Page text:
If you are already in New Zealand you can still apply for a working holiday visa (unless you are from one of the countries which requires you to be resident in your own country at the time of application) but:

  • the process takes up to 4 weeks – much longer than applications made from outside the country
  • you must have a New Zealand postal address
  • you may be asked to undergo a chest x-ray and medical examination

This also applies to UK/Canadian citizen wishing to extend a working holiday visa.

Extending Your Working Holiday Scheme Visa

If you are a citizen of Canada or the UK you can apply to extend a 12 month working visa to 23 months while you are in New Zealand. To do this you will:

  1. You will need to submit a manual application form – 'Working Holiday Scheme Second Work Visa Application' at one of the Immigration New Zealand offices BEFORE your original visa has expired.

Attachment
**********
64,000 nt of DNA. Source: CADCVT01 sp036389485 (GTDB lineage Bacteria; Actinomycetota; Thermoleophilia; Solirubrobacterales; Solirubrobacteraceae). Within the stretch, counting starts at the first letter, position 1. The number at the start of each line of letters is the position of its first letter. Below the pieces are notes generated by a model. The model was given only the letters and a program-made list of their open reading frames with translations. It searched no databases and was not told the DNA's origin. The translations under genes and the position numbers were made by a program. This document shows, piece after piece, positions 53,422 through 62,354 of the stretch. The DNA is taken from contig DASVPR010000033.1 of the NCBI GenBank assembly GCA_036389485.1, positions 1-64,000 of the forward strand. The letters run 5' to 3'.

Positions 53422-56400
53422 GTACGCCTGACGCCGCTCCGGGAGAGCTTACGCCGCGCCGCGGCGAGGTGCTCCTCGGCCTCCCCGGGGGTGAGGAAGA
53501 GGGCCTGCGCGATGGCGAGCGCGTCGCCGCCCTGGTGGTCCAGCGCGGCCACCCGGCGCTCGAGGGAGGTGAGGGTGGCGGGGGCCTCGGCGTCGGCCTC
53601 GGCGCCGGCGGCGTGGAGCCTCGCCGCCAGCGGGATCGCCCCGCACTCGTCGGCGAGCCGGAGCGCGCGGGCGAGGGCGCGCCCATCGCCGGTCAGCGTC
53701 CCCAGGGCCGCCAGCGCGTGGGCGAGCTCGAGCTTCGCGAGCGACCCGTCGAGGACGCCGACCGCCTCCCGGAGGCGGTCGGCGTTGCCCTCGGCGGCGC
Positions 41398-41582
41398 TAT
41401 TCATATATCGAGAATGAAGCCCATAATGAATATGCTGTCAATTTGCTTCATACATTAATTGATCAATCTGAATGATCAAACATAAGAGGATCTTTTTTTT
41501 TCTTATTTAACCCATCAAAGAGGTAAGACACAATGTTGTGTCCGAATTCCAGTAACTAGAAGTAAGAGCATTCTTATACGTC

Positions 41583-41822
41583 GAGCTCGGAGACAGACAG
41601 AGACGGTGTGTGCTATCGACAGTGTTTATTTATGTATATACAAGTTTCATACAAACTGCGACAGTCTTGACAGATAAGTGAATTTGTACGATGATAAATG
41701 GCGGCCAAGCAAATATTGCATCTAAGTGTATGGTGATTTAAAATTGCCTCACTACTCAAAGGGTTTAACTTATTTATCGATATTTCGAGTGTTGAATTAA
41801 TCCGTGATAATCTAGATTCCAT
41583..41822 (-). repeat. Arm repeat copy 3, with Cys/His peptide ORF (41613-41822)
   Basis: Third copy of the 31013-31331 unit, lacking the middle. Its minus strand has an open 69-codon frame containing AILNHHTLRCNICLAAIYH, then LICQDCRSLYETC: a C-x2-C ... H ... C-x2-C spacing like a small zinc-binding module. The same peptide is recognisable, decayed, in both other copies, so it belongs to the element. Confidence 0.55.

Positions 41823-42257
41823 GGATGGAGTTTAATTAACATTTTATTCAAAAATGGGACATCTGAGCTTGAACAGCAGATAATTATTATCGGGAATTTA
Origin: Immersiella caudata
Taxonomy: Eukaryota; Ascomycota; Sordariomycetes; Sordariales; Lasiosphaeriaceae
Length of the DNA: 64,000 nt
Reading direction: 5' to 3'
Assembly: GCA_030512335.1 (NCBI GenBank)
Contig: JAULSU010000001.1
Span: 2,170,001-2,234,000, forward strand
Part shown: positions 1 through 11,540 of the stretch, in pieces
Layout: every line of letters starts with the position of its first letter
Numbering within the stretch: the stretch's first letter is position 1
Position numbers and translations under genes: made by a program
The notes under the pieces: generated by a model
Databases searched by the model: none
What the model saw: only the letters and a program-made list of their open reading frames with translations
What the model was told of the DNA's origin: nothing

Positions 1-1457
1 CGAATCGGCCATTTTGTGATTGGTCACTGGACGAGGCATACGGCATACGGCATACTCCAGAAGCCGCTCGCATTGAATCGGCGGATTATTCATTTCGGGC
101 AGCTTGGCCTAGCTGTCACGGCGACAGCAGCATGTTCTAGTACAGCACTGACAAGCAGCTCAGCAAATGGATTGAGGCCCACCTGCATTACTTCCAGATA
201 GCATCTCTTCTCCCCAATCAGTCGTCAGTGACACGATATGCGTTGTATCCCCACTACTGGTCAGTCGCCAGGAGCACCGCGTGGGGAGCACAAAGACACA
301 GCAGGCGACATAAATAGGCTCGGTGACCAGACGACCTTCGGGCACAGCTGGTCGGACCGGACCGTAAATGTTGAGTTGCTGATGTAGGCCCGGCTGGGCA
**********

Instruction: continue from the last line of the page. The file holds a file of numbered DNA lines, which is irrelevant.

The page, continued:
2. If you didn't previously supply either a general medical certificate or a chest x-ray certificate you will be required to do so now. See INZ leaflet INZ1121 for full details of how to go about this.
  3. You will need to submit various other documentation along with your signed and completed extension application. These are:
    • evidence of your travel arrangements for leaving New Zealand when your visa expires
    • all evidence for the Canada or UK specific Working Holiday Scheme (which you will be familiar with from your first application)
    • two up to date passport photographs
    • your passport
    • the fee applicable
  4. Check out the NZ Immigration 'office and fee finder' which gives details of the address to send your application form to and any fee you must include. 

If you are not a citizen of Canada or the UK you can't extend the Working Holiday Scheme visa but you might be eligible to stay longer under another temporary visa scheme especially if you have certain skills. See the INZ website for details of other types of work or student visa which may apply to you.

A Few FAQs

What will it cost me?